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News » UK » Leeds to Manchester in seven minutes » published 15 Sep 2017

Leeds to Manchester in seven minutes

A train service that takes just minutes to get between the UK’s biggest cities is a goal way beyond the aspirations of HS2 but Hyperloop One is thinking big and its dreams are getting closer.

Edinburgh University's test system Above: Edinburgh University's test system

Hyperloop One is a privately-held company on a mission “to reinvent transportation to eliminate the barriers of time and distance and unlock vast economic opportunities” using a combination of linear electric motors, maglev and vacuum pumps to achieve speeds of up to 700 mph.

A test track, DevLoop, has been built in the Nevada desert, combining the pod, tube, vacuum, levitation, propulsion, and braking. In May 2017, the first full system, self-powered Hyperloop test was completed. The goal is to have three systems in service as early as 2021 that validate the company’s ability to design, finance and build a safe, revolutionary transportation technology that scales.

Partner companies include Parsons, Arup, DP World, Aecom, Ramboll, McKinsey, KPMG, FS Links, Systra, BIG, SNCF, GE, Deutsche Bahn and PA Consulting.

The Hyperloop One Global Challenge launched in May 2016 with a call for proposals to build Hyperloop networks connecting cities and regions around the world. More than 2,600 teams registered, from which a shortlist of 35 was drawn up.

The 10 winners have now been chosen, and two are in the UK:

Team: HypED

HypEd is an initiative of Edinburgh University. Its Edinburgh-London Hyperloop passenger system would run through London, Birmingham, Manchester, and Edinburgh, forming a spine of a national Hyperloop network. The proposal aims to reduce the country’s socioeconomic inequalities and rebalance growth in the region.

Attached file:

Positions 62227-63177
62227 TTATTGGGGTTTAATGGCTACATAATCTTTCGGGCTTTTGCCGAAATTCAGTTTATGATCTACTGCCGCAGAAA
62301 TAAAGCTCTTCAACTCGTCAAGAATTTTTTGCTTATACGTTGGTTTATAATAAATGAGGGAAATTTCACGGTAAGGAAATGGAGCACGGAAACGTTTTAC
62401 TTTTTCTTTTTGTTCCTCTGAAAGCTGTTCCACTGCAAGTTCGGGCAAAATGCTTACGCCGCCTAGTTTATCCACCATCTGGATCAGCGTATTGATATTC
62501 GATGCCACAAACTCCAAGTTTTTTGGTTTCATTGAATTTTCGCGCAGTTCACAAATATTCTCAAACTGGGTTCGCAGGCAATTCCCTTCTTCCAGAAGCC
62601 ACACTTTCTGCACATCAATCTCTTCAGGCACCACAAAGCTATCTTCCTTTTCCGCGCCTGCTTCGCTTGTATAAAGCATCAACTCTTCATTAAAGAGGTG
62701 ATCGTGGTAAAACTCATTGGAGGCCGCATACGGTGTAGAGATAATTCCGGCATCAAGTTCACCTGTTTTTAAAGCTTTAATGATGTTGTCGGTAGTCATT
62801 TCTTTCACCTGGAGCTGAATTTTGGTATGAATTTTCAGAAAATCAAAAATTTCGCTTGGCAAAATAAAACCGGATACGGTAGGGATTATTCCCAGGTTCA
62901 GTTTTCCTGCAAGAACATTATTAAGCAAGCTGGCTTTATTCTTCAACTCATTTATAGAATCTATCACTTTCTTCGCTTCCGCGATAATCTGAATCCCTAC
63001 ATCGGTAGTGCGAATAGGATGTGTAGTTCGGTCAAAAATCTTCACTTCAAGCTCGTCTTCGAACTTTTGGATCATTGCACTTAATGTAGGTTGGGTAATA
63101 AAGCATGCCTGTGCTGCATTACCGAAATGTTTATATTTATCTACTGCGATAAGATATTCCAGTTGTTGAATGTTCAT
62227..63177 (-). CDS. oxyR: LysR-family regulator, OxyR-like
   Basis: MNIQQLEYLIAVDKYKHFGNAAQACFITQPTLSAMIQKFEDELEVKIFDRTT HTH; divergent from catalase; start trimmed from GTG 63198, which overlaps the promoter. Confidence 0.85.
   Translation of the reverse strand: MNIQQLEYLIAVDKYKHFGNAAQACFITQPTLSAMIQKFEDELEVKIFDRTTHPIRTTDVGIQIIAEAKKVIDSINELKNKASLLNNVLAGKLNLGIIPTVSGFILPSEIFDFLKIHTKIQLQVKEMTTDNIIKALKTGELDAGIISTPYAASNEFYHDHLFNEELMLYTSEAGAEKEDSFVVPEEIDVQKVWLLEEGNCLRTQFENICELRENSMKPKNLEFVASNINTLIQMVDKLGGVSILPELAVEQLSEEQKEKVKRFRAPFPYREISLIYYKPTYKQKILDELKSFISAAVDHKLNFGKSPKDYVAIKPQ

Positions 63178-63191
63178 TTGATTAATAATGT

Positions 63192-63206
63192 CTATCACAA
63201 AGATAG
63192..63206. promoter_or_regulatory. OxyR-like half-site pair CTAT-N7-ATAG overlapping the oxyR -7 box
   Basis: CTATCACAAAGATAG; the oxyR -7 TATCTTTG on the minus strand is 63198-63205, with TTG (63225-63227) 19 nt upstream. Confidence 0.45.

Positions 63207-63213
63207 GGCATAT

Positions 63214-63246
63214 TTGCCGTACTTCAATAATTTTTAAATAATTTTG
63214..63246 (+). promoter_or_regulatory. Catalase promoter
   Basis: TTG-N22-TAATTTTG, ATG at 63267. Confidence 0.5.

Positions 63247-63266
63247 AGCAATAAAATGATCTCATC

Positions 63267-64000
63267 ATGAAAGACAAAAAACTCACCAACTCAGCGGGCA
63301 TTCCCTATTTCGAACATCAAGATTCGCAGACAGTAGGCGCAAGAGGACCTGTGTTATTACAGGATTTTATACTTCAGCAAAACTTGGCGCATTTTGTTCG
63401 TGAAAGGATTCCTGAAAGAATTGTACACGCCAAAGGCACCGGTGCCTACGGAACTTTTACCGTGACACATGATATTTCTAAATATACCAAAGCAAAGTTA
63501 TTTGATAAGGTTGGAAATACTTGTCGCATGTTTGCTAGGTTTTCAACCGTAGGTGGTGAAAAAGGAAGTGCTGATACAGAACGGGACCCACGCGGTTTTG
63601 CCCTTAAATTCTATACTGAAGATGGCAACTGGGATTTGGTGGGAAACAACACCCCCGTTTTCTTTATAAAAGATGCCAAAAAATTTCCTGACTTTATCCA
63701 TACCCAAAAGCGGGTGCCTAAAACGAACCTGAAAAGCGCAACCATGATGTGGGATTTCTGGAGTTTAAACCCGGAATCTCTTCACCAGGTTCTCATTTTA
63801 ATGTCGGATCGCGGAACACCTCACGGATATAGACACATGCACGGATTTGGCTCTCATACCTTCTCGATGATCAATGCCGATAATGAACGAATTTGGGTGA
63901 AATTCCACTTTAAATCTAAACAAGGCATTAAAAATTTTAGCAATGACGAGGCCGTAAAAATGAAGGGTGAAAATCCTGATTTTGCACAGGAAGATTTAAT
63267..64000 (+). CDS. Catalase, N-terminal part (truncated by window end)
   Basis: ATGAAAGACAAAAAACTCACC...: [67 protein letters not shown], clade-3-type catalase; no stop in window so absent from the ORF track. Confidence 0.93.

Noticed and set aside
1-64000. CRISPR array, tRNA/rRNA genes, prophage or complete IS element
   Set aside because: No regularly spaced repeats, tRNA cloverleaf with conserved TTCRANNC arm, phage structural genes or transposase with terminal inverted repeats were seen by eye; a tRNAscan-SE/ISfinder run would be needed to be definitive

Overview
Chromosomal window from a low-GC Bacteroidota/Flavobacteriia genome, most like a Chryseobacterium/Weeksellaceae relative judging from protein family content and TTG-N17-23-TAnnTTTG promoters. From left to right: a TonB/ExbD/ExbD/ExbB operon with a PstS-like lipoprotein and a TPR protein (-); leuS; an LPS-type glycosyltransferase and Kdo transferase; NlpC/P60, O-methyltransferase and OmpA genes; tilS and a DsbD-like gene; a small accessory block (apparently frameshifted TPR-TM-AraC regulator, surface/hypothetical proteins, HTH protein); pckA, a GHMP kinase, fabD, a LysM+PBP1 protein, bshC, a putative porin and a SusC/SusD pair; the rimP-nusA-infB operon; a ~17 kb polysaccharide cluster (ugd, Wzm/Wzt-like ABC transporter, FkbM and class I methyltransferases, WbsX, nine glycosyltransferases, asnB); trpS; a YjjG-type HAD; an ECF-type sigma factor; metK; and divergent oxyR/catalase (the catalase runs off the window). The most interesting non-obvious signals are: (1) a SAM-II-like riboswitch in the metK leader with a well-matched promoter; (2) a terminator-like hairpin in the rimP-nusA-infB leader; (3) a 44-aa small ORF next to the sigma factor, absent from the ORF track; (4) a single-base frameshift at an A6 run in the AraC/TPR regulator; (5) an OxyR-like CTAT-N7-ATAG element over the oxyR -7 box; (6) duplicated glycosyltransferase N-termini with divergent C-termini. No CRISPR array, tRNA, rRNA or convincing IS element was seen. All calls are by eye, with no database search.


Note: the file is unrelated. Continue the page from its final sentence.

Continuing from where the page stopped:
•     Edinburgh - London: 666 km, 50 min
  •     Edinburgh - Manchester: 330 km, 24 min
  •     Manchester - Birmingham: 143 km, 12 min
  •     Birmingham - London: 193 km, 14 min


Team: Northern Arc

The Northern Arc team is led by led by Ryder Architecture and Arup, supported by KPMG. Its UK Glasgow-Liverpool proposal aims to bridge the gap between the M62 Corridor and the Scottish Central Belt, with Newcastle as the nexus. The corridor could become a major international gateway and enhance passenger and freight flows in the eastern United Kingdom. It would create a pan-Northern City region, with a population in excess of 10 million people

  •     Glasgow - Liverpool: 545 km, 47 min
  •     Glasgow - Edinburgh: 68 km, 7 min
  •     Edinburgh - Newcastle: 193 km, 14 min
  •     Newcastle - Leeds: 158 km, 13 min
  •     Leeds - Manchester: 71 km, 7 min
  •     Manchester - Liverpool: 55 km, 6 min

Ryder partner Paul Bell said:  “We are hugely excited to be selected to collaborate with Hyperloop One on this transformational proposal. Hyperloop One are progressing the proof of concept work in Nevada at an incredible pace. The north gave the world railway technology and we are passionate about making sure the north is at the forefront of the next generation of transport innovation, developing skills, expertise and system components that will be exported around the world.”






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This article was published on 15 Sep 2017 (last updated on 18 Sep 2017).

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